All the latest news and views from the CPSU team
Support, evidence for a real wage rise grows
Last week Reserve Bank governor Philip Lowe said:
“If workers get their normal long-run share of that [productivity increase] then their real wages should rise by 1 per cent a year,” he said. “So 2.5 per cent for inflation plus 1 per cent at least for productivity growth would give 3.5 per cent wage growth, so for me that’s the best steady state.”
This is a very strong statement from the RBA, and a message to employers – government and non-government alike that their refusal to pay real wage rises is hurting all of us.
Meanwhile ABS data showed that Tasmanian public sector wages are falling behind – with private sector wages increasing 2.9% for the three months to December 2018 but public sector wages increasing just 2% by comparison (Examiner, February 21).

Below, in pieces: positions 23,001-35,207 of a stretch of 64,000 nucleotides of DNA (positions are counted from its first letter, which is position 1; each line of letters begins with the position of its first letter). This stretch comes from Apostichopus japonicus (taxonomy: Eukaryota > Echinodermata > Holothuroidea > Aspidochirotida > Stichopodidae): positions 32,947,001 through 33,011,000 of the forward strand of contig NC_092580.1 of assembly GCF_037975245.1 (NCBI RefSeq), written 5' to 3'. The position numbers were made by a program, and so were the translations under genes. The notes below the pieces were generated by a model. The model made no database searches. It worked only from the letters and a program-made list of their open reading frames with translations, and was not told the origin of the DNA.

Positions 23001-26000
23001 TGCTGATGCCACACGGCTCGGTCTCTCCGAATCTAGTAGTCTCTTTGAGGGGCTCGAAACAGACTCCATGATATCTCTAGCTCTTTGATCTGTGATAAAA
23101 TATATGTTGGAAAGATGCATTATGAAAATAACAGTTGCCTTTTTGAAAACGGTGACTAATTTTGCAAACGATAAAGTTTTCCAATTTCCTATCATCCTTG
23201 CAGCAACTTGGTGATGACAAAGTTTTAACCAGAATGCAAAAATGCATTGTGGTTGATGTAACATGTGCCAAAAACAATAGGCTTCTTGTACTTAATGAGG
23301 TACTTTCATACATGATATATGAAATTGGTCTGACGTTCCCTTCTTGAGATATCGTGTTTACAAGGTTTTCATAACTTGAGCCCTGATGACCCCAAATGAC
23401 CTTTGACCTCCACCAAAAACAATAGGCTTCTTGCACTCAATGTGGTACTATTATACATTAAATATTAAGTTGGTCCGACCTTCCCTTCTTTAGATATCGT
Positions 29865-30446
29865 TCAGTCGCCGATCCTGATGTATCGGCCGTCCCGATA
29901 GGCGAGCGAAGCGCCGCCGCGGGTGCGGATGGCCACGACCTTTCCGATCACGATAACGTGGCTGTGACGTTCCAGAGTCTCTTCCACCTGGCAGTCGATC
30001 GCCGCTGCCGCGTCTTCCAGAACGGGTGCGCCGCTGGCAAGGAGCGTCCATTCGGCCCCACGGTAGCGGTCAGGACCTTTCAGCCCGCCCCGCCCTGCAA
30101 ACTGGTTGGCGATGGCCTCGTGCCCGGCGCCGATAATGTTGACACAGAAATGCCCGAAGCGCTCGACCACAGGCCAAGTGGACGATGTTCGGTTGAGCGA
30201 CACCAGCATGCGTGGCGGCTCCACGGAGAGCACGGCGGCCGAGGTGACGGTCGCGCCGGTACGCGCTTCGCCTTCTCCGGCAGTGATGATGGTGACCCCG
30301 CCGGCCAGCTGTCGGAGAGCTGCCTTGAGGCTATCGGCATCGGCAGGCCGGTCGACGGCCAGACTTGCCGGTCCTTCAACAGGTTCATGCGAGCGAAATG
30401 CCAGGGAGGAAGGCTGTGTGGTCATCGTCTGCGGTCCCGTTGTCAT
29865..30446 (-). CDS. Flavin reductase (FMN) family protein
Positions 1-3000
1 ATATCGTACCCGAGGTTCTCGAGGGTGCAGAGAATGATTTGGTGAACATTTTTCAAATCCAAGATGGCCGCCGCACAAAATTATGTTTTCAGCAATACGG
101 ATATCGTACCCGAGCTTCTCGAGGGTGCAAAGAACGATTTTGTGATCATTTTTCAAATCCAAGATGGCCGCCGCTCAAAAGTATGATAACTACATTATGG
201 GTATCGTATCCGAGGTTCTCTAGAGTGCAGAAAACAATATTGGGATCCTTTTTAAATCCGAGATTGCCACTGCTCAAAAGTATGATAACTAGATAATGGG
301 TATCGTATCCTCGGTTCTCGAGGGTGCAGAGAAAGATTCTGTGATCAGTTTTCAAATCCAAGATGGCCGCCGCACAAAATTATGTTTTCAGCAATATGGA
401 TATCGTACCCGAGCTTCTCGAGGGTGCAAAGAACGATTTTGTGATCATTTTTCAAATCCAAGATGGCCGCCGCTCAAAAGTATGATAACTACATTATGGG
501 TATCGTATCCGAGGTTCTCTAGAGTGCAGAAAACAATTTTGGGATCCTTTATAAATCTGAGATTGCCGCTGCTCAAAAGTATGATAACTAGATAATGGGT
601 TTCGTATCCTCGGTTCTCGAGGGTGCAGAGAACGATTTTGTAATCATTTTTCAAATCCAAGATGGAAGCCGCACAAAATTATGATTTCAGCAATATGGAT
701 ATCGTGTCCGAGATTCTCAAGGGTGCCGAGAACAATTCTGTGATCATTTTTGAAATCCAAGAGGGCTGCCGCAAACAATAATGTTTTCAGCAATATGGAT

ABS Chief Economist Bruce Hockman said: “Meanwhile, Tasmania remained the state or territory with the lowest average weekly ordinary time earnings for full-time adults at $1,399.50…”.
You told us how you were cutting back:
• No longer doing big grocery shopping each pay period, just essentials as we need them
• No longer having a café treat with children once a week
• Restaurant outings now cut down
• No longer getting a take-out treat for family on a regular basis
• New sports shoes have to wait
• Work week coffees cut
• Essentials are rising so discretionary spending is dropping.
• Concerned about the impact of the banking royal commission on loans and rates.
• Child started year 11 and all their clothes are second hand.
• Movie sessions cut
• General weekend trips petrol klms reduced
• Children have gone to school this year in second hand clothes and with recycled exercise books from the previous year by tearing out pages where the book wasn’t used much.
When pays don’t keep up with living costs, it doesn’t only hurt workers and families but their communities and local businesses.